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3 Things You Can't Afford a 'Wait & See' Attitude About in 2014

Written by on Monday, 06 January 2014 1:02 pm
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"I'll wait and see" is a common response to "How is 2014 going to turn out for you?" However, you aren't a leaf passively blowing in the wind of change, but a proactive agent for your own future - when you chose to be! "Wait and see" is the passive approach few can afford in 2014. It's already cost too many too muchin previous years.

Whether you begin this new year as a property owner or a wannabe, as an employee or an entrepreneur, you can choose to start 2014 as a determined futurist ("If it is to be…"), or a wish-distracted fatalist ("I guess it wasn't meant to be"). I can't help you achieve the latter, but the shift to determined futurist is right up my alley.

One of my most effective proactive mantras is "If it is to be, it's up to me." Recite this to yourself when problems or opportunities arise, and you'll stop making excuses and dig in. This proactive strategy and others like it help you deal with unpleasant surprises like unexpected problems which should have been expected, and unexpected opportunities which should have been obvious to you - they were to others.

Avoid unpleasant surprises in 2014 by using these 3 strategies before the year gets away from you:

1. Establish expectations
2. Confront your Achilles' Heel
3. Ramp up determination.

With so many things political, financial, social, and environmental in flux, "wait and see" thinking guarantees a bumpy road ahead. The following three things you can't afford to "wait and see" about in 2014 often require only a shift in attitude to launch you into action:

1. Establish Expectations

This is akin to setting goals, but less intimidating since it's easy to do with an attitude shift. You always have expectations, good and bad, about everything. Problems arise when these expectations are consistently negative or unconsciously set too low.

We are often unaware of exactly what we expect when undertaking renovations, home buying, mortgage arrangement, and other key real estate activities. Too often assumptions cloud our understanding of realistic expectations and of the potential for even greater achievement. For example, the parents of toddler Jack thought they were creating reasonable expectations for the first Christmas little Jack was aware of Santa. They took Jack to visit Santa at the mall, and Jack rhymed off the presents he expected to get from Santa. He loudly burst into tears when he discovered that Santa was not going to give him the toys that minute. Jack was inconsolable when he learned he would have to wait f-o-r-e-v-e-r (five days) for Santa to deliver them. Are your expectations grounded in fact, or will you end up in tears like Jack?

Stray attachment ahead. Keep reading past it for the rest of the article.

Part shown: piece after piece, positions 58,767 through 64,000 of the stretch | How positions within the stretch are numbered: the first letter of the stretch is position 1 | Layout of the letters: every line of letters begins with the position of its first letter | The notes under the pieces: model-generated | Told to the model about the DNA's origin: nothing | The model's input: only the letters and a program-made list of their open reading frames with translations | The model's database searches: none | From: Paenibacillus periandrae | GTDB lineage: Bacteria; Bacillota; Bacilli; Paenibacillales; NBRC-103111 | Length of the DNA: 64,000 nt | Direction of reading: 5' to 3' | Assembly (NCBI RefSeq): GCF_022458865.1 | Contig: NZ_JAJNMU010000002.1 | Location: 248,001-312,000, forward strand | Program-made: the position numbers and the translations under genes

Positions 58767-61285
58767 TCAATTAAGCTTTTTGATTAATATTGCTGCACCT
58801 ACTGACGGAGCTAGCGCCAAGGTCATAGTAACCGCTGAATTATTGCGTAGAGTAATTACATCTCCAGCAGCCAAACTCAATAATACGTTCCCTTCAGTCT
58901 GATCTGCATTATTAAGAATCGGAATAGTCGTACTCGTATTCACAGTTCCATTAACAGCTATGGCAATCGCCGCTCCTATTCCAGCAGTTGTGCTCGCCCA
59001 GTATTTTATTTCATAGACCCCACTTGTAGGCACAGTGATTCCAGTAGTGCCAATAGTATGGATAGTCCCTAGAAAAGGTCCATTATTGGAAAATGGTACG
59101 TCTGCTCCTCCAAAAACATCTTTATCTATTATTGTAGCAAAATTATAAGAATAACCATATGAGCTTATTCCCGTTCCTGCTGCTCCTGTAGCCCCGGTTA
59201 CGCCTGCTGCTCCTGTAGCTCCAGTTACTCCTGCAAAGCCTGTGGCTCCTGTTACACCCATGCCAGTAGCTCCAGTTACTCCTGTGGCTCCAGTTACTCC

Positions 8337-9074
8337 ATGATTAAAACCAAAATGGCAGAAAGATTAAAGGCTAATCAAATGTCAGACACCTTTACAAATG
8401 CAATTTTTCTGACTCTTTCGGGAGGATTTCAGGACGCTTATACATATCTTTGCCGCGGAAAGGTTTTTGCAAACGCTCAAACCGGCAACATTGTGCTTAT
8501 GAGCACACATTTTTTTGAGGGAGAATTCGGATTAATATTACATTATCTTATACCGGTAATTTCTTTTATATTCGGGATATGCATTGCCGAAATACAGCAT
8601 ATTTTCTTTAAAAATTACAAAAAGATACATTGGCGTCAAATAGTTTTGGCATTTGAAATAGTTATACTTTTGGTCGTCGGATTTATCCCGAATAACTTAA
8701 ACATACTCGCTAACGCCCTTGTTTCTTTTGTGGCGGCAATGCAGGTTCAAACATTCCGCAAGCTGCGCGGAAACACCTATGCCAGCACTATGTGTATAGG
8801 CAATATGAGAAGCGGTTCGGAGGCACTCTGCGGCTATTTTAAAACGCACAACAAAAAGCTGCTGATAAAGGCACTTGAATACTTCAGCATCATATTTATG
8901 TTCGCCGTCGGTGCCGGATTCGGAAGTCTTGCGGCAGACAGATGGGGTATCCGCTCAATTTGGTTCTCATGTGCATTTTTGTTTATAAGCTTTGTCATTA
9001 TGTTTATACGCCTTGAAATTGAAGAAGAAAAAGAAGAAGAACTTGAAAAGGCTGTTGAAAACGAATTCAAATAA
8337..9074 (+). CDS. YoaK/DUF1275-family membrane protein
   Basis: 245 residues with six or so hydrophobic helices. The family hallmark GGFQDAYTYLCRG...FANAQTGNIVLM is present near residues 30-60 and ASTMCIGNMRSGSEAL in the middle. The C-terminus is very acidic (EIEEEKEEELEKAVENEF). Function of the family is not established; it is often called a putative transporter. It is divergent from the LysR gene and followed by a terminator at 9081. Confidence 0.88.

What you don't know, real estate professionals are paid to know, so there's no reason for your expectations to be anything but dead on and fully achievable. Missing or misunderstood details - sometimes seemingly minor things - blow expectations out of the water. Real estate professionals are detail oriented - your details, that is. Their job is to clarify your expectations in all contexts and enhance outcomes when possible. Set clear, exciting 2014 expectations, and you'll stay focussed as the year unfolds.

2. Confront Your Achilles' Heel

Your Achilles Heel represents a weak spot or significant vulnerability, which can undermine strength and preparedness and lead to loss or failure. While the mythological origin of this analogy refers to a specific body part, when it comes to real estate, your weakness may be a bad temper, shyness, or any characteristic or situation that gets in the way of you consistently acting in your own best interest. Take the time to find the right personality match in a real estate professional and you'll have someone who understands how to help you excel in spite of any of your shortcomings - with your cooperation. As a property owner, your Achilles' Heel may relate to issues that undermine ownership like job loss or perhaps physical characteristics of your property that are vulnerable to extreme weather. Professional support in this instance may include verifying you have the best contingency insurance coverage possible.

3. Ramp Up Determination

The best way to exceed expectations is to stop making excuses. Excuses are poison to progress. I've always maintained that "many reasons, no excuses" is the best approach for consumers and professionals alike. Understand why things did not work and look for ways to improve results when the next opportunity arises. Spend your creativity on great excuses and you've accomplished nothing except wasting time and opportunity. Be determined to meet and exceed your expectations of a newly-renovated home, home ownership, or whatever real estate results you value - no excuses.

You can tackle these three areas yourself, but why not leverage the proven real estate knowledge, negotiation skills, and problem-solving experience that your local real estate professionals are willing to contribute to help you exceed your expectations?

Expect the best and use all the tools and professional expertise available to make the best even better. Expect and achieve a terrific 2014!

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  About the author, PJ Wade

1 comment

  • Comment Link Amanda Folkestad Tuesday, 07 January 2014 11:37 am posted by Amanda Folkestad

    My favorite point in this article is establishing expectations! What a great way to start the New Year off right. In 2014 I hope to be able to communicate expectations with buyers and sellers alike!

    Thanks for the great article.

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